More than a decade ago, even as the Chandrayaan-1 orbiter mission of 2008 was being readied, the Indian Space Research Organisation (ISRO) created a proto-Lunar Terrain Test Facility (LTTF) at its advanced satellite testing unit, ISITE, in Bengaluru.
This, it did, by modifying a balloon research lab, about 30-40 m high, long and wide.
ISRO was grappling with the task of indigenously executing the cryogenic stage for its GSLV MkII rocket.
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Any thought of sending a moon lander was a distant dream of low priority. Equipping the LTTF and making it look and feel like being on the moon was the first challenge.
It needed lunar ‘soil’ with almost all its features and texture, lunar temperatures, low gravity and the same amount of sunlight as on the moon.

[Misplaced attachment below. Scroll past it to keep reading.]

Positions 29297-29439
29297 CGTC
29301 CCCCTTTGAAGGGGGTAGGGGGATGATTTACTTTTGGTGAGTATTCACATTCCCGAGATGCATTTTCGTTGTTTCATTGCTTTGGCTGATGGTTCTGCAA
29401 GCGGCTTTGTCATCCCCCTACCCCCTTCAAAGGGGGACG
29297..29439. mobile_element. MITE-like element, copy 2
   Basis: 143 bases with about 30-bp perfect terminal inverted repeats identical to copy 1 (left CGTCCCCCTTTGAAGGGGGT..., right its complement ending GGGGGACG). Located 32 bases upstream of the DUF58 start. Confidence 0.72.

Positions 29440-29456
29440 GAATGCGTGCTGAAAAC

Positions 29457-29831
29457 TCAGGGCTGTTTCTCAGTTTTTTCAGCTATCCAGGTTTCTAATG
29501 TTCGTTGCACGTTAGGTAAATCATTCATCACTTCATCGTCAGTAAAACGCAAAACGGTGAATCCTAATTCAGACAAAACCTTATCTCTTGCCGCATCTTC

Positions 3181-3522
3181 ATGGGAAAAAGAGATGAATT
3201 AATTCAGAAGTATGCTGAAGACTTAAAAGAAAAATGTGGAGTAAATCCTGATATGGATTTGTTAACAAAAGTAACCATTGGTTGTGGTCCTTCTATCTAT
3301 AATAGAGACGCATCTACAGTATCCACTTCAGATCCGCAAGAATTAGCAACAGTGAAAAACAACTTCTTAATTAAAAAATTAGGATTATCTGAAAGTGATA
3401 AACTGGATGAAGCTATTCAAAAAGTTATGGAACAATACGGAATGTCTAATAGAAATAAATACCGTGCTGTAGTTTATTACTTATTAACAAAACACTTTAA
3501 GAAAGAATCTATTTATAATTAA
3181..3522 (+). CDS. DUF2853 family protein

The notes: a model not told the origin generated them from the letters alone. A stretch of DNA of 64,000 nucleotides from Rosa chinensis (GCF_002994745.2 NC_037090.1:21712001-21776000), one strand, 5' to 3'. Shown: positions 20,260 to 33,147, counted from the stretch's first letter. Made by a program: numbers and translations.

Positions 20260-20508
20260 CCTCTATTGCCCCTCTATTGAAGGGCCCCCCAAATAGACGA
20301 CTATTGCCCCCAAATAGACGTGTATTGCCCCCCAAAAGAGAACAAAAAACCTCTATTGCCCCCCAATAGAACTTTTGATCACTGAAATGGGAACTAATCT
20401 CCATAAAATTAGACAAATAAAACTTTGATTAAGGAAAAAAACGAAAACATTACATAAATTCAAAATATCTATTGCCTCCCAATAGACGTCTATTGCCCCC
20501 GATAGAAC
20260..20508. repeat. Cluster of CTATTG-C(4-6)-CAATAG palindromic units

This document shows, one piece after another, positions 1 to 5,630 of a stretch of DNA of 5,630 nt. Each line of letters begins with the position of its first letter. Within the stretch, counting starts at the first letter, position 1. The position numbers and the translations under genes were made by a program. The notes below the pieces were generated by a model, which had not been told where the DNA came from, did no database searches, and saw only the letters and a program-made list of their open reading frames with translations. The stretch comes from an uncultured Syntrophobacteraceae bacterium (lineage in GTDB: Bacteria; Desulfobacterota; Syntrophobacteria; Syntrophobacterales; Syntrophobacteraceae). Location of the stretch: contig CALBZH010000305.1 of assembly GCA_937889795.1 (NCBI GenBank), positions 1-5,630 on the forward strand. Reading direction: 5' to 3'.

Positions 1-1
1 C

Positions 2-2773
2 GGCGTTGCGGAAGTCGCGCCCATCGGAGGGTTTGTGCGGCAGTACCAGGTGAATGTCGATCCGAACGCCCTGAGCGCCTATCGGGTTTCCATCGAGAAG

For recreating the terrain, an option was to import simulated lunar soil from the U.S. at an exorbitant $150 a kg (the then prevailing price). The facility needed about 60-70 tonnes of soil.
ISITE’s parent, the U.R. Rao Satellite Centre, or URSC (it was called the ISRO Satellite Centre or ISAC at the time) did buy a small amount of simulated lunar soil from the U.S., but soon decided to find its own solution at a lower cost.
Annadurai, who the URSC Director oversaw activities related to the Chandrayaan-2 spacecraft until he retired in August 2018, recounts that geologists of various national agencies had found that a few sites near Salem in Tamil Nadu had the ‘anorthosite’ rock that somewhat matches lunar soil in composition and features.
The URSC’s lunar soil simulation studies team zeroed in on Sithampoondi and Kunnamalai villages for the soil.
It turned out to be a ₹25 crore project: experts from the National Institute of Technology in Tiruchi, Periyar University in Salem, and the Indian Institute of Science, Bengaluru, joined in, working without any fee.
Source: The Hindu